The Port of Long Beach this week recognized 20 ocean carriers and shipowners for their efforts to improve air quality by slowing down, deploying cleaner vessels or both at its annual Green Flag and Green Ship awards.
The port’s created the Green Flag Program in 2005 and participation is nearly universal. Almost 96 percent of all ships calling at Long Beach slowed to 12 knots within 20 nautical miles of the port last year. In 2009, Long Beach added the 40-nautical-mile option and last year, more than 83 percent of vessels slowed from 40 nautical miles. Slower ships burn less fuel, producing less pollution. Thirteen shipping lines were found to be top performers, earning Green Flags this year.
Ten shipping lines received the first Green Ship awards, a program encouraging vessel operators to assign the cleanest ships to Long Beach. Three of the companies collected both Green Flags and Green Ship awards Thursday.
Both programs offer financial incentives. Green Flag participants were awarded $2.5 million in dockage fee discounts in 2012. The port has awarded $135,000 in incentives since the Green Ship Program began last July.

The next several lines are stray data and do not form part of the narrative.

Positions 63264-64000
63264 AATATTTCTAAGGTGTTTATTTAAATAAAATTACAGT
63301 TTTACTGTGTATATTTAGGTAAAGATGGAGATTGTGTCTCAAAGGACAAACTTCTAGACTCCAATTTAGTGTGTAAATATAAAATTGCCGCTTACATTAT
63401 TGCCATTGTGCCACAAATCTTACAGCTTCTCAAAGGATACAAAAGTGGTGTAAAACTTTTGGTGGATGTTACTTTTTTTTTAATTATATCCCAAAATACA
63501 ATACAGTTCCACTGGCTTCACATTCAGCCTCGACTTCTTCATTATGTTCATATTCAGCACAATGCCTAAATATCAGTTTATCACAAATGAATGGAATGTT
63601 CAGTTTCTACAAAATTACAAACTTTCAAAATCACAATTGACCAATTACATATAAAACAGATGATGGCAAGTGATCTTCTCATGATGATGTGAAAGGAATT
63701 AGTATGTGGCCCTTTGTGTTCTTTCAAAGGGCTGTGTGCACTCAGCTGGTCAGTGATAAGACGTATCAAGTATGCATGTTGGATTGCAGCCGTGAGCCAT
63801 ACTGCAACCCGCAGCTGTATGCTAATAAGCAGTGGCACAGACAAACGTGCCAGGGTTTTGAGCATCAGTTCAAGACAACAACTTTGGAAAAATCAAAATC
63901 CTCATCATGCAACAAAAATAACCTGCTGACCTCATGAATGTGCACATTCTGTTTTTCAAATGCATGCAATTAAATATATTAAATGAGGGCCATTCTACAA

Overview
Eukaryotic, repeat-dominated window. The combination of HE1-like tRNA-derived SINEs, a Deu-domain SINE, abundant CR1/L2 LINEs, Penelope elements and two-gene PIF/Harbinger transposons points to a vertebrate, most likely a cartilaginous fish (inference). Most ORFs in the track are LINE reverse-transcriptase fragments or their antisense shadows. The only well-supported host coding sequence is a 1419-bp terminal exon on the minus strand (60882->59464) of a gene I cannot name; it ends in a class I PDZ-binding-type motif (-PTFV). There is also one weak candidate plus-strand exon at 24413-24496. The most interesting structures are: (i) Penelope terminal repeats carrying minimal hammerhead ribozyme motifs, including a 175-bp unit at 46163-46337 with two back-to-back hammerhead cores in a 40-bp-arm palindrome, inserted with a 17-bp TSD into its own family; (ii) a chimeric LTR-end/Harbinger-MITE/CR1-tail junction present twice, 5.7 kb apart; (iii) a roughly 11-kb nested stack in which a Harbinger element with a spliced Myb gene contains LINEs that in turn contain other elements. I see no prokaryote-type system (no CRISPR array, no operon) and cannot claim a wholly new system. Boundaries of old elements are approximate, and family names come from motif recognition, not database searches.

This year’s Green Flag 20-nautical-mile winners were Matson Navigation and CMA CGM.
The port honored eight carriers in the Green Flag 40-nautical-mile program: “K” Line, Cosco, NYK Line, Alaska Tanker, BP Shipping, Zim Integrated Shipping Services, Pacific International Lines and MOL.
Seven carriers were recognized with Green Ship awards: Wallenius Wilhelmsen Logistics, Tesoro-Gold Star Maritime, Wan Hai Lines (America), Navig8 Group Holdings, Oxbow Carbon and Minerals, OSG International and OSC Ship Management.
The port honored three carriers with dual awards: Hanjin Shipping, Mediterranean Shipping and OOCL.